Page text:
4. The Word “Bistro” was Coined at the Place du Tertre

My favourite “did you know…” story to tell when passing through the Place du Tertre is the age old speculation of the word “bistro” having been invented right here many years ago (Read more about Discover walking tours).

In the early 18th century a historic war took place which is today remembered as the Battle of Paris. After this battle, many Russian soldiers occupied Paris and stayed for lengthy periods of time. They became regulars on the Parisian hospitality scene.

In the Place du Tertre you’ll find a vibrant, red restaurant called La Mère Catherine. It was opened here during this time of battle and has remained ever since.

The Russian soldiers enjoyed La Mère Catherine as their local Montmartre hangout spot as they could eat and drink alcoholic beverages to their hearts content.

Soldiers at La Mère Cathèrine – by BArchBot – Wikimedia Commons

The Russian word for quick is bystro. The soldiers would repeatedly yell this at one another in attempt to hurry their fellow soldiers to finish their drinks so they they could return to duty.

It would see that over time the saying simply stuck and La Mère Catherine became one of the first official bistros in the city of Paris.

To get a feel for the place and of the experience that these soldiers might have had back in the day, visit La Mère Catherine and take a table in the sidewalk seating area. The food is wonderful and this is a great place from which to people watch the rest of the square.

5. The Place du Tertre has Always Been Known as “The Artists Square”

Aside from the Abbey years, this plaza very quickly adopted the street name of “the artist’s square” and still goes by this in many parts of Paris today.

After the Revolution, Paris developed into a promising land where art and creativity seemed to be both celebrated & appreciated throughout the land. Paris became the sought after place to be by artists in France and the rest of Europe.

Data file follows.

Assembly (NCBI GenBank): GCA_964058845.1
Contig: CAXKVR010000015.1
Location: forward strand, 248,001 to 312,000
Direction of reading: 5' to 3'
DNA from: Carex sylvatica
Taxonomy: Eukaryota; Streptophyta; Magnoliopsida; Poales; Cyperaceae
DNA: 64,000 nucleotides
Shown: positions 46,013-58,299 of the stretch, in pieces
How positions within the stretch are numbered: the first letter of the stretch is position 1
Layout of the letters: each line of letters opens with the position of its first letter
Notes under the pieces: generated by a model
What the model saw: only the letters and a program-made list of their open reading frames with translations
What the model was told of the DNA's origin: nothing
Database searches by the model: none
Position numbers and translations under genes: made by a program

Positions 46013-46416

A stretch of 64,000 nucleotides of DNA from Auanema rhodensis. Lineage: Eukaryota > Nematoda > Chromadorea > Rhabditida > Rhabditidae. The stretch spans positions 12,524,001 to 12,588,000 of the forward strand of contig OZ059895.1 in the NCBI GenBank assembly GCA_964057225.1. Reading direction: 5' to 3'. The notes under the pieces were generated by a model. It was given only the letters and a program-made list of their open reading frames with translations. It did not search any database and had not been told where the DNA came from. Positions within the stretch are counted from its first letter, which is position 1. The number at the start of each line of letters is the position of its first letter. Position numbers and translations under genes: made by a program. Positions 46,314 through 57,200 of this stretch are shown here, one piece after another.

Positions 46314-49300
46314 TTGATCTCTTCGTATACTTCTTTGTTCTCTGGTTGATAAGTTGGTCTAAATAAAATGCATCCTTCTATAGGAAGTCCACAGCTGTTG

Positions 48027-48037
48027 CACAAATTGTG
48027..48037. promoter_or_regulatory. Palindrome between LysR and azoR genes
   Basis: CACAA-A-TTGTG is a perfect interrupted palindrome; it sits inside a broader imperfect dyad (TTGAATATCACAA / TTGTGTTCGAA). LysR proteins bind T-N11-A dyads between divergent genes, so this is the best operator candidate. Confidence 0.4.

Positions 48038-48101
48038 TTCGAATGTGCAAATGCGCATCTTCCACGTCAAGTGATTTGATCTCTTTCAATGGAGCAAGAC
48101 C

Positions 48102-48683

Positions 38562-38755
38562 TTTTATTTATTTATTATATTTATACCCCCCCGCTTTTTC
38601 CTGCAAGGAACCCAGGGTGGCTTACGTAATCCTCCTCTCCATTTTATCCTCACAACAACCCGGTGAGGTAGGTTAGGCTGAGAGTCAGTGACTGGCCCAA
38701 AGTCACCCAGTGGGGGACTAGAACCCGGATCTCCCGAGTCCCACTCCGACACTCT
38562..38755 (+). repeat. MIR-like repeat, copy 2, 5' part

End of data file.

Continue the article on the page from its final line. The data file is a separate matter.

Whenever there is an influx of artists into a country they usually always head to the districts with the lowest cost of living. At this time, it was Montmartre.

Most of the world famous artists we hold onto today spent significant portions of their careers in Montmartre, either living there or making use of cheap studio rental spaces.

Place du Tertre – by Willem van de Poll – Wikimedia Commons

Van Gogh, Picasso, Toulouse-Lautrec, Renoir and even Monet held Montmartre near and dear to their hearts; with many bodies of work being influenced by the roads and greenery of the hillside.

The Place du Tertre was the center point in Montmartre during this time, and naturally became a popular hangout for all of the artist mentioned above. Back then there weren’t 150 painters with easels set up in the middle of the square — rather just one or two under the trees with sketch books and good intentions.

The Place du Tertre was a free, open space where creatives could seek solace from the chaos of the outside world. Thus “the artist’s square” was born and the slow evolution into what the square embodies today was able to begin.

6. The French Automobile Industry was Launched at the Place du Tertre

Years ago in 1898 a man named Louis Renault (founder of Renault cars) brought his first ever automobile creation to the district of Montmartre to give it its maiden voyage.

This took place on Christmas Eve, which seemed the most memorable day of the year on which to make history.

Place du Tertre – by tko62 – Wikimedia Commons

The vehicle was driven from the bottom of the hill in Pigalle right up through the winding roads of Montmartre until eventually coming to a stop at the Place du Tertre. The journey was a successful one considering the car made it all the way without any problems.

This even is considered to be the one that launched the entire automobile industry in France, officially making them a genuine competitor with the Germans and other manufacturers in Europe.